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New Plan Unveiled To Assist Syrian Refugees in 2013

Um Raed is among the 30,000 Syrian refugees currently living in the Zaatari camp near Jordan's border with Syria. She talks about her life in the camp in the video you can see on this page, just to the right.

(Copyright: WFP/Laure Chadraoui)

GENEVA – WFP joined other humanitarian aid agencies on Wednesday in unveiling an expanded plan to assist people fleeing fighting in Syria to neighbouring countries during the first six months of 2013.

The new plan, in which UN refugee agency UNHCR plays a key role, is based on estimates that up to 1 million Syrian refugees will need help during the first half of 2013.[UNHCR Regional Response Plan for Syrian Refugees]

“This rapid scale up is dramatic. We are preparing for an increase of up to 750,000 refugees,” said WFP Emergency Coordinator David Kaatrud as the new plan was launched in Geneva. “WFP is putting major infrastructure in place - logistics, telecoms and other common services.”

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  • WFP is assisting Syrian refugees in Jordan, Lebanon, Turkey and Iraq. Find out more

The plan covers the programmes of 55 humanitarian agencies and NGOs involved in the operations to assist families fleeing Syria to Jordan, Iraq, Lebanon, Turkey and Egypt.  Agencies are appealing for a total of US$1 billion to fund operations.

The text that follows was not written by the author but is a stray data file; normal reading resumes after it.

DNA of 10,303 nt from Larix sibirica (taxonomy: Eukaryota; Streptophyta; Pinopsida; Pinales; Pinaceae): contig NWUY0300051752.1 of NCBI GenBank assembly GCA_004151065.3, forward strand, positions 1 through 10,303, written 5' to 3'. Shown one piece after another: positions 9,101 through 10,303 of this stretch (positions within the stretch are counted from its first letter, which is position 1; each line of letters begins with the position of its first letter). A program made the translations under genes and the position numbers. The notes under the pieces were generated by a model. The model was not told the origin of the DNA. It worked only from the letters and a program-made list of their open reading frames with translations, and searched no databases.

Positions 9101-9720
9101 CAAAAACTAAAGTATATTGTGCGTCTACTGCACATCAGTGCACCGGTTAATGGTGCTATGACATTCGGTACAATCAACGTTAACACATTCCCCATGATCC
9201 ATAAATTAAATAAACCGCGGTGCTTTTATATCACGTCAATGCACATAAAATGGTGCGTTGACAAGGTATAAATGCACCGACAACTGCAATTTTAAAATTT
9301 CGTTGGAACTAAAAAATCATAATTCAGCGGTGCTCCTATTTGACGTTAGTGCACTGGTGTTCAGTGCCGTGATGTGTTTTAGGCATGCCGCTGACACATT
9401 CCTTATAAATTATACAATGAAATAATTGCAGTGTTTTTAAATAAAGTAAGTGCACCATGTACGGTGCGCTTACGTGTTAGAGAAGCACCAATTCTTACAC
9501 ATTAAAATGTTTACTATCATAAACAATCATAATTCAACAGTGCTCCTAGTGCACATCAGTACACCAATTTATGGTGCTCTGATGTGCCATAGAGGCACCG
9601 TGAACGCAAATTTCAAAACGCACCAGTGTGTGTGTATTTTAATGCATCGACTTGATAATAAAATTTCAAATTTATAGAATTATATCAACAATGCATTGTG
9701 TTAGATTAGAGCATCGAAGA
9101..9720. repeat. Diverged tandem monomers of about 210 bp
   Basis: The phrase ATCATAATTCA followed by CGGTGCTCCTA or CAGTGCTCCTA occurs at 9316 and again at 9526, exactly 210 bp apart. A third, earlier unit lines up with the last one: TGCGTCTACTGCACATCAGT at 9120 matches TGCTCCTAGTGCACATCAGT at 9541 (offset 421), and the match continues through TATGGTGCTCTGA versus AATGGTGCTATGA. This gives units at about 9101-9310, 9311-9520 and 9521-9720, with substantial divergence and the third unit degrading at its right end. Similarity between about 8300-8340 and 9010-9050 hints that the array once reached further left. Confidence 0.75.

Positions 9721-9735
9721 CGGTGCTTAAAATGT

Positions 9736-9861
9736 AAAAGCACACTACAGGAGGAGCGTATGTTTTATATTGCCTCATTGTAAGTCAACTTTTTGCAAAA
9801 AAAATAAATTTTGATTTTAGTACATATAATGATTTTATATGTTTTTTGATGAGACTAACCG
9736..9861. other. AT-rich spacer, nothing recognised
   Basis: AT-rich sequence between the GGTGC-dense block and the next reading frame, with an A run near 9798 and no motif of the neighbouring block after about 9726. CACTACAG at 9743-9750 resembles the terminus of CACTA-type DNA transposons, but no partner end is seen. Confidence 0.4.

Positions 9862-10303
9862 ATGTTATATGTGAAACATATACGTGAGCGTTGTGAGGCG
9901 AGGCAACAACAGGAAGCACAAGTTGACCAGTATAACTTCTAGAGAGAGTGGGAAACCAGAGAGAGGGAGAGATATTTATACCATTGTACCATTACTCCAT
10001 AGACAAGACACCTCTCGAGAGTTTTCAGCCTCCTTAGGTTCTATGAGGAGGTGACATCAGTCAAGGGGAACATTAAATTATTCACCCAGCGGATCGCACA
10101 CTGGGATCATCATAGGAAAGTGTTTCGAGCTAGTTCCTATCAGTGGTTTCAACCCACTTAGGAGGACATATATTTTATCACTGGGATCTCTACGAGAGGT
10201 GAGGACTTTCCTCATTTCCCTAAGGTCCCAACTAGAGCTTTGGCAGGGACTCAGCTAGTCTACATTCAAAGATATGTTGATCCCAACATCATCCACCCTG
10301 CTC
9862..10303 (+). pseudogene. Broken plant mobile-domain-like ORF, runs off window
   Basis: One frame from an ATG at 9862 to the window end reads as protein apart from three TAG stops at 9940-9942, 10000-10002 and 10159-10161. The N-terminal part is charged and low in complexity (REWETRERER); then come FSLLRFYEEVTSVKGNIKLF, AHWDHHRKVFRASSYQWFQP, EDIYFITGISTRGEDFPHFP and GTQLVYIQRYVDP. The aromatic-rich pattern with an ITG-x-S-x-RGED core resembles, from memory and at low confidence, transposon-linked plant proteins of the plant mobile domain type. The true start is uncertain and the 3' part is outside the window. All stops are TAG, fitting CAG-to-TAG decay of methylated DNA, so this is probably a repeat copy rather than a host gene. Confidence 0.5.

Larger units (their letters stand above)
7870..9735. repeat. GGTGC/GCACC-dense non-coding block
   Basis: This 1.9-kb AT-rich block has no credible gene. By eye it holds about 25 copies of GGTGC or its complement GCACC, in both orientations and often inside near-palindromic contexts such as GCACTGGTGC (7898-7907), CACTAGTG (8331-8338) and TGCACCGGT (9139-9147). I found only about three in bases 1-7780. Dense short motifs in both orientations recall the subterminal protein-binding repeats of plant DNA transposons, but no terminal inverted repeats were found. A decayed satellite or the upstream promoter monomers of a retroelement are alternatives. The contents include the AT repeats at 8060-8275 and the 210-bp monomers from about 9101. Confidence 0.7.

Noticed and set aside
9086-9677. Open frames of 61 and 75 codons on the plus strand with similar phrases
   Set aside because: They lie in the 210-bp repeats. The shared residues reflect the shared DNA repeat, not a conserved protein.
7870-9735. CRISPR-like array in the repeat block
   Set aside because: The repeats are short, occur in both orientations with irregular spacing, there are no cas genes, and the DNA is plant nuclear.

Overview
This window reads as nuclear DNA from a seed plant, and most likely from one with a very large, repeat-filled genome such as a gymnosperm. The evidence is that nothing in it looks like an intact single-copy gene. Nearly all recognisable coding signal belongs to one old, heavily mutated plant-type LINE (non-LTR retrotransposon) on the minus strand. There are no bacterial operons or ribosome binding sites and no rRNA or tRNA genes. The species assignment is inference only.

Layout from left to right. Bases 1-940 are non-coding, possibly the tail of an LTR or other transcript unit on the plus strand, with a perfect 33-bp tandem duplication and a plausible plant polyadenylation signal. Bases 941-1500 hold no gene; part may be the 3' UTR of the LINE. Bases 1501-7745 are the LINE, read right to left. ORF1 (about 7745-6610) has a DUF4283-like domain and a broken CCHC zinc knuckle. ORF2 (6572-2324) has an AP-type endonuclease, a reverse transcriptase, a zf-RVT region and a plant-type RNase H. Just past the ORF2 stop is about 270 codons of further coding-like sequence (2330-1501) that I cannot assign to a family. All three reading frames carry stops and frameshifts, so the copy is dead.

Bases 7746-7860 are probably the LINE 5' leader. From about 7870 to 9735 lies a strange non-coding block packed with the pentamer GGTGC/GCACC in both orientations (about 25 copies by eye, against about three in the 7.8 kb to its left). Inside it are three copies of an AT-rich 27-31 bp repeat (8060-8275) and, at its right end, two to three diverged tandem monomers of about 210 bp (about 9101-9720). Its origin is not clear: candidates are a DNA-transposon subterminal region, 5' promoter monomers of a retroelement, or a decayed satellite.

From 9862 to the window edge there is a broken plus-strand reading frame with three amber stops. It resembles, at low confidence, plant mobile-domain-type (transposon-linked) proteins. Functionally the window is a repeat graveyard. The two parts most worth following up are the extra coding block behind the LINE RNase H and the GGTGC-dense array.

Humanitarian crisis

“This massive humanitarian crisis requires urgent support from governments, business and private individuals,” said Panos Moumtzis, UNHCR’s Regional Coordinator for Syrian Refugees.

Some 525,000 Syrians are currently being assisted in countries surrounding Syria. Joint needs assessments carried out recently in these countries showed that food is a top priority.

The cost of WFP’s regional response is expected to jump to around US$200 million for the five countries, up from around US$60 million when it was originally launched in July.

WFP teams in Iraq, Jordan, Lebanon and Turkey are making extensive use of food vouchers to respond to the needs of vulnerable Syrians who fled to these countries. These vouchers enable refugees to buy a range of food items, including fresh produce, which is not normally included in food rations.

“We are targeting not only registered refugees. Special attention is being paid  to those awaiting registration,” Kaatrud said, adding that WFP was coordinating very closely with the governments of the countries hosting the refugees.

WFP reached close to 183,000 refugees in the four countries during November through food vouchers and conventional food distributions. Recently, the Egyptian government has officially requested WFP to provide assistance.

Meanwhile, inside Syria WFP is reaching about 1.5 million people monthly. However, the escalation of violence is making it more difficult to reach the country’s hardest-hit areas, especially in the north.